Where have all the superstar left-handed hitters gone?

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Last night’s Home Run Derby included just one left-handed hitter (Justin Morneau) among the eight contestants and tonight’s All-Star game will feature only two left-handed hitters (Chase Utley, Robinson Cano) among the 18 starters.

So where did all of the star-caliber left-handed and switch-hitters go, exactly?

Looking back to last year, the All-Star game starting lineups featured left-handed bats Cano, Chris Davis, David Ortiz, Joe Mauer, Carlos Beltran, Joey Votto, Carlos Gonzalez, and Bryce Harper. Injuries knocked most of those guys out of consideration this season.

Going back two years, the All-Star game starting lineups in 2012 featured left-handed hitters Cano, Gonzalez, Ortiz, Votto, Beltran, Josh Hamilton, Prince Fielder, Pablo Sandoval, Melky Cabrera, Rafael Furcal, and Curtis Granderson.

In other words, yeah, this season is a whole lot different.

Of course, it’s worth noting that this year’s All-Star game reserves include quite a few left-handed bats in Victor Martinez, Charlie Blackmon, Matt Carpenter, Freddie Freeman, Dee Gordon, Miguel Montero, Daniel Murphy, Anthony Rizzo, Erick Aybar, Michael Brantley, Brandon Moss, Kyle Seager. And switch-hitting Orioles catcher Matt Wieters was chosen as a starter, but won’t be playing due to an injury.

So there are plenty of left-handed-hitting All-Stars, just not many left-handed-hitting superstars, or at least not many left-handed-hitting superstars who’ve been both healthy and at the top of their respective games this season.

Who are some young left-handed and switch-hitters capable of emerging as perennial All-Star starters? Bryce Harper stands out, certainly, but beyond that there aren’t many 25-and-under left-handed hitters currently in the big leagues who strike me as sure-fire future superstars. Guys like Dickerson, Freeman, Rizzo, Lonnie Chisenhall, Matt Adams, Billy Hamilton, Christian Yelich, Jason Heyward, Kolten Wong, Eric Hosmer, Rougned Odor, Oswaldo Arcia, Jon Singleton, and Jackie Bradley Jr. certainly have big-time potential, but who knows?

It really does seem like we’re in a bit of a lull in terms of superstar left-handed hitters and that might continue for a while until a few prospects like Oscar Taveras, Gregory Polanco, Francisco Lindor, and Joey Gallo start taking over and/or former MVPs and MVP candidates like Votto, Mauer, Gonzalez, and Fielder get back on track.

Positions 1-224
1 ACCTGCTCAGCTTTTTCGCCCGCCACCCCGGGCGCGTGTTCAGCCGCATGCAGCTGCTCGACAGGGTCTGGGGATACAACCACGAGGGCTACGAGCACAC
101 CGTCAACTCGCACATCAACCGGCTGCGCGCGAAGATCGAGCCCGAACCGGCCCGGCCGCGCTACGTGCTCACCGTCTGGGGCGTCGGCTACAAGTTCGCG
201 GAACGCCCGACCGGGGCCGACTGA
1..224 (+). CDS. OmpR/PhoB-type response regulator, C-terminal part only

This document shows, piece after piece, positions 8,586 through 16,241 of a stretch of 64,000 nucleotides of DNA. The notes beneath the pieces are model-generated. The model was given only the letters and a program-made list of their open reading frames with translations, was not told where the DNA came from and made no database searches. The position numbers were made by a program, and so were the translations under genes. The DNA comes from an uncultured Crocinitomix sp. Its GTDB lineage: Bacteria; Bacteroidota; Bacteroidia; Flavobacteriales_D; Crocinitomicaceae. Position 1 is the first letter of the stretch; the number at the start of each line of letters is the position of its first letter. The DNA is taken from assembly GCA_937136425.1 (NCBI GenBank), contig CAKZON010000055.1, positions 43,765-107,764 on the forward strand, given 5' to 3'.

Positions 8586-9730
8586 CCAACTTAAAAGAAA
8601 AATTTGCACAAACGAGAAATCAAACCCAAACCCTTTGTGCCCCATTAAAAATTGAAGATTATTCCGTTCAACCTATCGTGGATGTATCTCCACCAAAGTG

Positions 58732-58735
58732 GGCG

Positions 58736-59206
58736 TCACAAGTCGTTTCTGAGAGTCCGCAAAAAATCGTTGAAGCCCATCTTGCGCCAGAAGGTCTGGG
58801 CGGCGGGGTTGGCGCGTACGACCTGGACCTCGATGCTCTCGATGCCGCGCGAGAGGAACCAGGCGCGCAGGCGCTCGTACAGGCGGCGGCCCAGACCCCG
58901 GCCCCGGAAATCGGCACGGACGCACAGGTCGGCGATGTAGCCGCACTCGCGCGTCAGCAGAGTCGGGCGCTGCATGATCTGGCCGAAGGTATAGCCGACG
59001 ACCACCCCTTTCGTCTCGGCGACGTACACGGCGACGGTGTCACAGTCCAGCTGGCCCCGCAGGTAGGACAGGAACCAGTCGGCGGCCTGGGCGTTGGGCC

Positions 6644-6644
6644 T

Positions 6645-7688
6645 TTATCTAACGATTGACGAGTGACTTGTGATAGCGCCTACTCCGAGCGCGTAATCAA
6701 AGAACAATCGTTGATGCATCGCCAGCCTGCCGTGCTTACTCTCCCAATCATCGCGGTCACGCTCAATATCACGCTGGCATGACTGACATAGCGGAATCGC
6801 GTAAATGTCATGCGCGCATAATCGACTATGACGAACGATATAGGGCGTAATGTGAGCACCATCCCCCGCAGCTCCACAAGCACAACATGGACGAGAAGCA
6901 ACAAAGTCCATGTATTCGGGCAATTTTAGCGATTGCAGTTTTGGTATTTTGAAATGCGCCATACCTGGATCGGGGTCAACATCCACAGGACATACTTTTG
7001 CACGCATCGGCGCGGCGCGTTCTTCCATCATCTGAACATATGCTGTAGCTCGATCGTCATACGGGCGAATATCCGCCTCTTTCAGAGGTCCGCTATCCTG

Max Scherzer, with broken nose, strikes out 10 Phillies over seven shutout innings

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Nationals starter Max Scherzer bunted a ball into his face during batting practice on Tuesday, breaking his nose in the process. He ended up with a gnarly looking shiner around his right eye, making him appear a bit like Terminator. Scherzer still took the ball to start the second game of Wednesday night’s doubleheader against the Phillies.

Despite the injury, Scherzer was incredibly effective, limiting the Phillies to four hits and two walks across seven shutout innings, striking out 10 batters in the process. He might even have had some extra adrenaline going, as he averaged 96.2 MPH on his fastball, his highest average fastball velocity in a game since September 2012, per MLB.com’s Jamal Collier. The Nationals provided Scherzer with just one run of support, coming on a Brian Dozier solo home run off of Jake Arrieta in the second inning, but it was enough.

Wander Suero worked a scoreless top of the eighth with a pair of strikeouts. Victor Robles added a solo homer off of Pat Neshek in the bottom half. Closer Sean Doolittle took over in the ninth, working a 1-2-3 frame to give the Nats their 2-0 victory.

Over his last six starts, Scherzer now has a 0.88 ERA with a 59/8 K/BB ratio across 41 innings. He has gone six innings, struck out at least nine batters, and held the opposition to two or fewer runs in each of those six starts.